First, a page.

As children grow into middle school and high school, they struggle both with identity and community: Who am I? Who are my people?
These questions motivate much of how they both think and behave. These questions will also allow them to connect to Peter's story at Easter.
John 18 describes Peter, one of Jesus' closest friends, lying about knowing Jesus, not once, but three times. Remember, Jesus had predicted this and Peter had been indignant and offended. But then Peter gets scared and he lies, which our adolescents understand. They also will connect with the shame Peter no doubt feels when he realizes what he's done.
Make sure you resolve the story with Jesus cooking breakfast for Peter, after his resurrection (John 21:15-19). He asks Peter three times, if he loves him, giving Peter a chance to be reaffirmed in who he is and where he belongs.
We will spend Easter apart from friends, extended families, and church communities this year. Most of us, and our eyeballs, have already wearied of Facetime. We are anxious and unsettled about our health, our finances, our futures.
The book of Luke tells of two disciples leaving town on the day of Jesus' resurrection. They had heard the news but were not buying it. The newly-resurrected Jesus encounters them on the road and they do not recognize him. Instead, they tell him the whole story. They talk about their disappointment and confusion. They say "We had hoped he was going to be the one to redeem Israel."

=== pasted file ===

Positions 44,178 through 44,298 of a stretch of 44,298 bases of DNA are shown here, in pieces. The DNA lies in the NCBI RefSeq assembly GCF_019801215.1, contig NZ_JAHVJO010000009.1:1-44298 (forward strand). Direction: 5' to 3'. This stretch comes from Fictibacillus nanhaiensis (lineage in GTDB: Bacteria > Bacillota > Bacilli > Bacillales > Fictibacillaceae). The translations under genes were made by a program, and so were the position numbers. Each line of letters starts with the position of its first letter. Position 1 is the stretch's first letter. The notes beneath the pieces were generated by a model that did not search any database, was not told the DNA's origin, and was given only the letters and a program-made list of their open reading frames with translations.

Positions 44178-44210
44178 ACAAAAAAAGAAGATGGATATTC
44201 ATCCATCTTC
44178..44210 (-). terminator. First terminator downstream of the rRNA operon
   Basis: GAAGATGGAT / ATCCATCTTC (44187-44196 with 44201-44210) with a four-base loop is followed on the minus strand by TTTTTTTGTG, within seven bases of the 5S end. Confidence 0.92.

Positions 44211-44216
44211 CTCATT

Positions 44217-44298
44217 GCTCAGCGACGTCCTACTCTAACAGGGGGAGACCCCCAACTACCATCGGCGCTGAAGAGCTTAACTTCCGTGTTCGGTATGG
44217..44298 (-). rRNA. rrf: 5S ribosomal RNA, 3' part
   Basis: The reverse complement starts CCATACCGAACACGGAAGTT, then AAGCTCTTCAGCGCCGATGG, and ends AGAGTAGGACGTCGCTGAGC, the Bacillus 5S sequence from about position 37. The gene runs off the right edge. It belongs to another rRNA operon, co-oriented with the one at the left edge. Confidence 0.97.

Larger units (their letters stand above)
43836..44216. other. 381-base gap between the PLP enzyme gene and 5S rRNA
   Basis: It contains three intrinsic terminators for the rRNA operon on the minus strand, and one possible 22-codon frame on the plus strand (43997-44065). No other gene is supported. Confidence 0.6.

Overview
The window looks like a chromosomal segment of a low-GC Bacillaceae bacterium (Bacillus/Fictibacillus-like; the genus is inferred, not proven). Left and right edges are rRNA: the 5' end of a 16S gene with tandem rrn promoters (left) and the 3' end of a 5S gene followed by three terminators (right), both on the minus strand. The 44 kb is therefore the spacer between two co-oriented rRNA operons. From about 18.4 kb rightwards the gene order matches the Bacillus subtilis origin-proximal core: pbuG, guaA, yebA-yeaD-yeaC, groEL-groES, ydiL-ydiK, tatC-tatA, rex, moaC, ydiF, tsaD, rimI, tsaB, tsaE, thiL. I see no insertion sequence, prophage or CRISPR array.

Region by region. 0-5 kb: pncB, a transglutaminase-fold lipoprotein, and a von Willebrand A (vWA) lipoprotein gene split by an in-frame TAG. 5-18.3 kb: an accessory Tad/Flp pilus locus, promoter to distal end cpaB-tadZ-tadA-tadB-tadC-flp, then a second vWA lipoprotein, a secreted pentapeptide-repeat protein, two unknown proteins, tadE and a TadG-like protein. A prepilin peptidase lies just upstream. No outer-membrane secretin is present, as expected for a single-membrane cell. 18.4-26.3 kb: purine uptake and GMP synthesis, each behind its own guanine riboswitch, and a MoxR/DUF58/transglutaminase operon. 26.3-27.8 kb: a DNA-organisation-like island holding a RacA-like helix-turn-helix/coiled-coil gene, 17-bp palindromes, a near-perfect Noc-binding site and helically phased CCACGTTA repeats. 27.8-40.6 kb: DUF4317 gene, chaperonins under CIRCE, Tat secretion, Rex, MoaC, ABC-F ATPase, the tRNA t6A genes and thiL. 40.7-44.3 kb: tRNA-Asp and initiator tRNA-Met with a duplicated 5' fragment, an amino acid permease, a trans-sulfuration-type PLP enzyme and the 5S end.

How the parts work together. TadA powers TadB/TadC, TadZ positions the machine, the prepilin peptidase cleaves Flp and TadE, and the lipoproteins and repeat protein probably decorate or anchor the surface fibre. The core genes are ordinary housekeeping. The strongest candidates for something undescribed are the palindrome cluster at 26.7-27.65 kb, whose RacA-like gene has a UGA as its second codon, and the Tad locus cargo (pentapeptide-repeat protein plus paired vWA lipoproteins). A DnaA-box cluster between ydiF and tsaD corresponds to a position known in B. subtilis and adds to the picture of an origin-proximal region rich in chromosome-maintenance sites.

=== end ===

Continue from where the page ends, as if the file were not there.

I connect with these two who are fleeing the scene. I resonate with the disappointment and confusion and overall "It was not supposed to be this way!" vibe. Then I am struck that Jesus is alive standing with them. And they don't even realize it.
Share the Easter story with your children. Be brave and authentic and even awkward. There will be no test.
Remember, the Easter story was not meant to just be told, but to be shared, and lived. That is going to look different this year. But this year's difficult circumstances could open up many new opportunities to experience the hope of Easter together.